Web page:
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At FiveThirtyEight — you know, the site that does opinion poll analysis and aggregation based on baseball sabermetrics and has pretty much been treated as a Delphic oracle ever since Nate Silver called the 2012 election? — they’re running a pukemaking pair of columns called The Perfect Democratic Stump Speech and The Perfect Republican Stump Speech.
They asked two well-known political speechwriters, Jeff Nussmann for the Democrats and Barton Swaim for the Republicans, to write the ideal, focus-group-tested, entirely-pandering stump speech for a generic Democratic or generic Republican presidential candidate. The speeches they wrote are based on the positions and phrases, according to polls and their experience, that most appeal to the target audience. Both include margin notes explaining why they chose those words and phrases, tips on how to deliver the lines, and the data they used to decide which positions the candidate should take.
“Here,” writes Nussbaum in the margin, “I’d advise a speaker to slow down and enunciate each syllable, matched with a forceful chopping gesture.” What’s the carefully-crafted line that requires this? Might it be something like, I know not what course others may take; but as for me, give me liberty, or give me death! or perhaps, You shall not crucify mankind upon a cross of gold? Afraid not. The line is, “We’re going to get to work.” (Chop. Chop. Chop.)
Neither speechwriter reveals so much as a hint of shame about how deliberate they are in making sure they never commit the candidates to doing what the speech insinuates they’ll do. Swaim, for example, puts this line in the Republican speech: “We don’t need to take America back to some Cold War mentality, but we do need to speak and act with moral clarity about the naked aggression of Russia.” In the margins, he notes proudly that this is really good because,
Declaring an intention to speak and act with clarity or resoluteness is a nice way to criticize the present occupier of the office (in this case President Obama) — thus capitalizing on people’s suspicions that he isn’t decisive or doesn’t take principled stands — without obligating yourself to pursue specific policies once in office.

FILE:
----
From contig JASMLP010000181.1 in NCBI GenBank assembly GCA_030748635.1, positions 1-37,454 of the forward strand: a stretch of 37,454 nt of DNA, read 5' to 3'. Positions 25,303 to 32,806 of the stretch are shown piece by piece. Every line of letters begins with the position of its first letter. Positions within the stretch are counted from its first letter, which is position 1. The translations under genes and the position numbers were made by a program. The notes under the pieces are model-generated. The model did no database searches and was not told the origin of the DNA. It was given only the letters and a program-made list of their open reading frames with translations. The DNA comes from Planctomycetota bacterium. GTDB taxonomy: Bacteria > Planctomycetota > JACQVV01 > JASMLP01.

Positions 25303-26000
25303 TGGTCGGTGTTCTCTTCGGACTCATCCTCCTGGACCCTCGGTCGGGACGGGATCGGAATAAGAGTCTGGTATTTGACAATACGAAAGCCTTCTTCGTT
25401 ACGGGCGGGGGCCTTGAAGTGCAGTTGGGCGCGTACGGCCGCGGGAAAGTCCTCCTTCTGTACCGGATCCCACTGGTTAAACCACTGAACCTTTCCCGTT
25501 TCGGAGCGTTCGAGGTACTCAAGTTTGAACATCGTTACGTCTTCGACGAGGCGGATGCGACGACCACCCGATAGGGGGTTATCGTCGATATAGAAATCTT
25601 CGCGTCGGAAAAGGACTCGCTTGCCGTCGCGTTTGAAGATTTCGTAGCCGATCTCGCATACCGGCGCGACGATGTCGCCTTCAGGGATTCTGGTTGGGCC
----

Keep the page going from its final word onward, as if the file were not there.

He published that comment. Proud of it, I’d guess. Just the way it is, right?
So I get it, now. You all know how baffled I’ve been by the insistence among all the Republican candidates that we don’t need to have a Syria policy, we just need a president who’s willing to say, “radical Islamic terrorism.” (Chop. Chop. Chop.) I truly didn’t get why saying that was supposed to help, but now I do. Their internal pollsters have figured out that those are winning words that make them sound principled and decisive. But heaven forfend the candidates feel obligated to pursue a specific policy once in office, particularly if they’ve been elected with a mandate to carry it out. Therefore that’s all the speechwriters let them say. So I’m guessing we should look forward to exactly the same policies, only this time, the president will say “radical Islamic terrorism” three times quickly every morning while turning seven times in a clockwise circle and wearing the pair of lucky socks he hasn’t washed since the Cowboys won the Superbowl. Or something.
I know. No one promised me democracy was a rose garden, only that it was better than any other system anyone’s ever tried. I’m not a child, I get it; all the stirring speeches in the world mean nothing if the candidate can’t get himself elected.
But here’s my question. Why does this sort of thing get a candidate elected? Why do people like it? Read both the perfectly-pandering Democrat stump speech and the perfectly-pandering Republican one. Look at the notes. Try to pretend you haven’t read the notes and don’t know, for a fact, just how much contempt these speechwriters and by implication the candidates who hire them feel for you. Imagine listening to the speech. Would you be anything but annoyed? Does it not sound to you like exactly what it is — a series of overused and vacant clichés? Can you imagine being moved, despite yourself? Do you not feel that both speeches sound like every speech Obama has given in the past eight years? Would you not sense, immediately, that the candidate believes you, the listener, to be really very, very stupid and easily manipulated?
If you would, does this not suggest that Ricochet is very different from the rest of the electorate? If we are, why? But most important, why does the rest of the electorate now prefer this sort of blathering, patronizing speech, when really, within living memory, it fully expected — and demanded — presidential candidates who would if necessary be able to make this sort of speech?
I’m baffled, honestly. What changed and when? Peter, you’d have the best insight of any of us — what’s happened to speechwriting culture?Published in